Melancholic Reflection in Martin Scorsese’s “The Irishman”

Martin Scorsese brings forth a gangster film we haven’t seen before. “The Irishman” is a meditation on time and death. Scorsese doesn’t glamorize a gangster’s lifestyle by showing them indulge in excess. Instead, he draws our attention to the latter part of their lives, the part we rarely see on the big screen, when theirContinue reading “Melancholic Reflection in Martin Scorsese’s “The Irishman””

Making Connections in Kieślowski’s “Three Colours: Red”

Kieślowski’s “Red” is the most philosophically dense film in the Three Colours trilogy. In his final entry, Kieślowski effortlessly weaves everything together- very fitting for a film about making connections. An opening scene is often a film’s first shot at conveying its main themes and ideas. Here, the camera follows a telephone wire from aContinue reading “Making Connections in Kieślowski’s “Three Colours: Red””

Making Contact in the “Land of Silence and Darkness”

“If there were another World War, I wouldn’t even notice it.” “Land of Silence and Darkness” concerns itself with a very specific demographic of the population, the people who suffer from the unfortunate fate of simultaneously being deaf and blind. Without these two key senses, they are cut off from the reality of the worldContinue reading “Making Contact in the “Land of Silence and Darkness””

Werner Herzog’s “Lessons of Darkness”

Werner Herzog once referred to “Lessons of Darkness” as a science fiction film, and I can see why. The hellish landscapes of pitch-black oil fields interrupted by fountains of fire look like something straight out of a post-apocalyptic future where man orchestrated his own demise. Strangely enough, the subject matter is not that far off;Continue reading “Werner Herzog’s “Lessons of Darkness””

The Sublime Cinema of Yasujirō Ozu

Yasujiro Ozu expressed grand philosophical ideas through little moments of everyday life. He is in my humble opinion, the most sensitive and disciplined director to ever hold a camera. Ozu disregarded how the rest of the world shot films and created his own cinematic language. He broke every rule there was and did it the most subtle way possible. Ozu’s films exercised the most discreetContinue reading “The Sublime Cinema of Yasujirō Ozu”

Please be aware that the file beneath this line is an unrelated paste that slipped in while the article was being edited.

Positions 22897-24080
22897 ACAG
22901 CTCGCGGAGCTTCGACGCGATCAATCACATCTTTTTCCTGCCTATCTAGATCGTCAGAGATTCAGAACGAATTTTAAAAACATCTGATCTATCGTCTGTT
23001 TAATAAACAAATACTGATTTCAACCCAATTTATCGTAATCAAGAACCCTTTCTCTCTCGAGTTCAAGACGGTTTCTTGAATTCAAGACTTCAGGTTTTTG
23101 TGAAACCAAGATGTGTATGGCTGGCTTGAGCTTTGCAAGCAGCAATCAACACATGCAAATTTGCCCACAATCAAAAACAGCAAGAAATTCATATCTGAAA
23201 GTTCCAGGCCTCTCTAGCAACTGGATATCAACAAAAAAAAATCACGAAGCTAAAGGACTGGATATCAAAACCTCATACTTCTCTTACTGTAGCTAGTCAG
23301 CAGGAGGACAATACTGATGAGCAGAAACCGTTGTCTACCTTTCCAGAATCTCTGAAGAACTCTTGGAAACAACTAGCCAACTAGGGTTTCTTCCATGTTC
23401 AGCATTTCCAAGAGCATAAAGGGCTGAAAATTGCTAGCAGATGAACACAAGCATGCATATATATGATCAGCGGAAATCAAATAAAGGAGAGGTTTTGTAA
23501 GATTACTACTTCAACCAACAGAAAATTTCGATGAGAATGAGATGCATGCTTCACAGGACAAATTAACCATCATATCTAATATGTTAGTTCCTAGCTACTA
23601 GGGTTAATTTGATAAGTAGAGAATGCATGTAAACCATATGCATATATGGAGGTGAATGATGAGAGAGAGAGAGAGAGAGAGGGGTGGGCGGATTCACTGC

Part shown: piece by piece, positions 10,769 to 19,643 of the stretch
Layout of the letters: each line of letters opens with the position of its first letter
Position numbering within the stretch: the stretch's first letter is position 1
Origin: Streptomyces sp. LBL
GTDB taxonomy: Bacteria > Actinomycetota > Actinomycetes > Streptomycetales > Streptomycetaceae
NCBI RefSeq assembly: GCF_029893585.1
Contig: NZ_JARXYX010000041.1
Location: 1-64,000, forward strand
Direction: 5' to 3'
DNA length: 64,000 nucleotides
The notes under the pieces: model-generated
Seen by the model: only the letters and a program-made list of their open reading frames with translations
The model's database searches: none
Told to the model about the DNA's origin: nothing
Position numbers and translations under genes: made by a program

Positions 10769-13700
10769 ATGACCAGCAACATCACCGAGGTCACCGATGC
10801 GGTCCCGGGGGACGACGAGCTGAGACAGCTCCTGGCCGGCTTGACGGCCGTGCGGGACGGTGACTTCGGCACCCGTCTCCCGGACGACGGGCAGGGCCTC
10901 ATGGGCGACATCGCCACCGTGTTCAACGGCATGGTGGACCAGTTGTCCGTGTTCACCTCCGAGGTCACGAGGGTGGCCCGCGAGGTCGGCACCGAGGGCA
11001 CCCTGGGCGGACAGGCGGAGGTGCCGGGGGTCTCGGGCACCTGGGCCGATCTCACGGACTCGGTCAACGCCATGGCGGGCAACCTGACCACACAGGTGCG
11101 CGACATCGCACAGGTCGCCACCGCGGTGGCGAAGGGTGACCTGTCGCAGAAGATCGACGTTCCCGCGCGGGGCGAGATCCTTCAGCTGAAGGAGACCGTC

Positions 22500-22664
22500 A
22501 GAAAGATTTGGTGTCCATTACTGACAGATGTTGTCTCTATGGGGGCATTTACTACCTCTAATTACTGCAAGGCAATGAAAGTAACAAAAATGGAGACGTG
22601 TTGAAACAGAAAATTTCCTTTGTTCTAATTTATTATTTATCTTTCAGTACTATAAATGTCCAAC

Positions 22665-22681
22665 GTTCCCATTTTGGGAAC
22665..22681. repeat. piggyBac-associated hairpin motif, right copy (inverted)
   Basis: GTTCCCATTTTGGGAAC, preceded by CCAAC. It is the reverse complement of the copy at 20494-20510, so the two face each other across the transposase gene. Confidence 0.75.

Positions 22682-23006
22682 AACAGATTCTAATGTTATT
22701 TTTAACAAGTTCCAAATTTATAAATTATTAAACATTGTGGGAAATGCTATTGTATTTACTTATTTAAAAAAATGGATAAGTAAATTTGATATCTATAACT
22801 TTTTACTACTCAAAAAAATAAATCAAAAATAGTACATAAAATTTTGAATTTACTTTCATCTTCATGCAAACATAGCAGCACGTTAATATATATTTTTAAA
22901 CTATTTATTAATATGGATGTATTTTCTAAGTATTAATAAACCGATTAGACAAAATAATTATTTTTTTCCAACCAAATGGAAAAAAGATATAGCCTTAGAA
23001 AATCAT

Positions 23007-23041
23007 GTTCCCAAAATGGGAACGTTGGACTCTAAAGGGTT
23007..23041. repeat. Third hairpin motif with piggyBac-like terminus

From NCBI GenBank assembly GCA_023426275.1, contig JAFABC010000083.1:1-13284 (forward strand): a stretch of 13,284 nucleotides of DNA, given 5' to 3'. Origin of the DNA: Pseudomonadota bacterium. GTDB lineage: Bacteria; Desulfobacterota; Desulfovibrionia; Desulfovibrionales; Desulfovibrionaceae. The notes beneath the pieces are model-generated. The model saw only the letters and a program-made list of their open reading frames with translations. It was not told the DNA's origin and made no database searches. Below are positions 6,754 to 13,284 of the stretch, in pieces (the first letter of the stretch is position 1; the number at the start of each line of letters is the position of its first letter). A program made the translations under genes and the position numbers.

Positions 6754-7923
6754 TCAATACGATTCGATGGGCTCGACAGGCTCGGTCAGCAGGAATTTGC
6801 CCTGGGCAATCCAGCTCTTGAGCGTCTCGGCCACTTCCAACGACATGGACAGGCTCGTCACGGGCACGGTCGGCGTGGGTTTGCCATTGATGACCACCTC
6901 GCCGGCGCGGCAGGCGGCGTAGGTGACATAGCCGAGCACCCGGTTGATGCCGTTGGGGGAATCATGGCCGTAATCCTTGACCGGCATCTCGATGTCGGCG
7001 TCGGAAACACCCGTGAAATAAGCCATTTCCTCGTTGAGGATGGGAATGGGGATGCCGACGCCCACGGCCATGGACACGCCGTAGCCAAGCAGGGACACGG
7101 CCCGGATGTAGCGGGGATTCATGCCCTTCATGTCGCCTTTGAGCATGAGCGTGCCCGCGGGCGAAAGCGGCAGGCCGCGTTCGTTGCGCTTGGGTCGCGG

Sustaining Love in Ingmar Bergman’s “Scenes from a Marriage”

Ingmar Bergman’s “Scenes from a Marriage” is a brutally honest study of marriage. It revolves around two human beings trying to sustain love and intimacy throughout their lives. No matter what I write, nothing will prepare you for this masterpiece. It is truly a transformative work filled with a lifetime of wisdom. “Scenes from aContinue reading “Sustaining Love in Ingmar Bergman’s “Scenes from a Marriage””

The Coziness of “The Tree of Wooden Clogs”

If I were to ever list the most well photographed films ever made, “The Tree of Wooden Clogs” would probably be right up there. The photographic images in this film are on par with the greatest paintings ever made. The cozy lighting and earthy texture within each perfectly composed shot is so vivid, rich andContinue reading “The Coziness of “The Tree of Wooden Clogs””

Life After Death In Roberto Gavaldón’s “Macario”

“We’ve got to be nicer with the dead, because we spend more time dead than alive. Anyway, we all are born to die. What do we learn here? A bust, and sometimes not even that…lots of work, many troubles… When we’re born, we’re carrying our death in the liver, or in the stomach, or hereContinue reading “Life After Death In Roberto Gavaldón’s “Macario””

Chaos in Mike Leigh’s “Naked”

Mike Leigh’s “Naked” could very well be the director’s most brilliant exercise of his unorthodox filmmaking approach. The script was created as the cast improvised during eleven weeks of rehearsal before shooting. Instead of just making a film about chaos, Leigh applied “chaos” in the actual making of his masterpiece. This may sound like anContinue reading “Chaos in Mike Leigh’s “Naked””

The Last Supper in Luis Buñuel’s “Viridiana”

Perhaps the most controversial shot in Luis Buñuel’s “Viridiana”- The composition of the shot is an imitation of Da Vinci’s The Last Supper, only it was re-enacted by homeless beggars. The Christ like figure in the middle was depicted by a street beggar who is blind. The shot implies that blindness is at the coreContinue reading “The Last Supper in Luis Buñuel’s “Viridiana””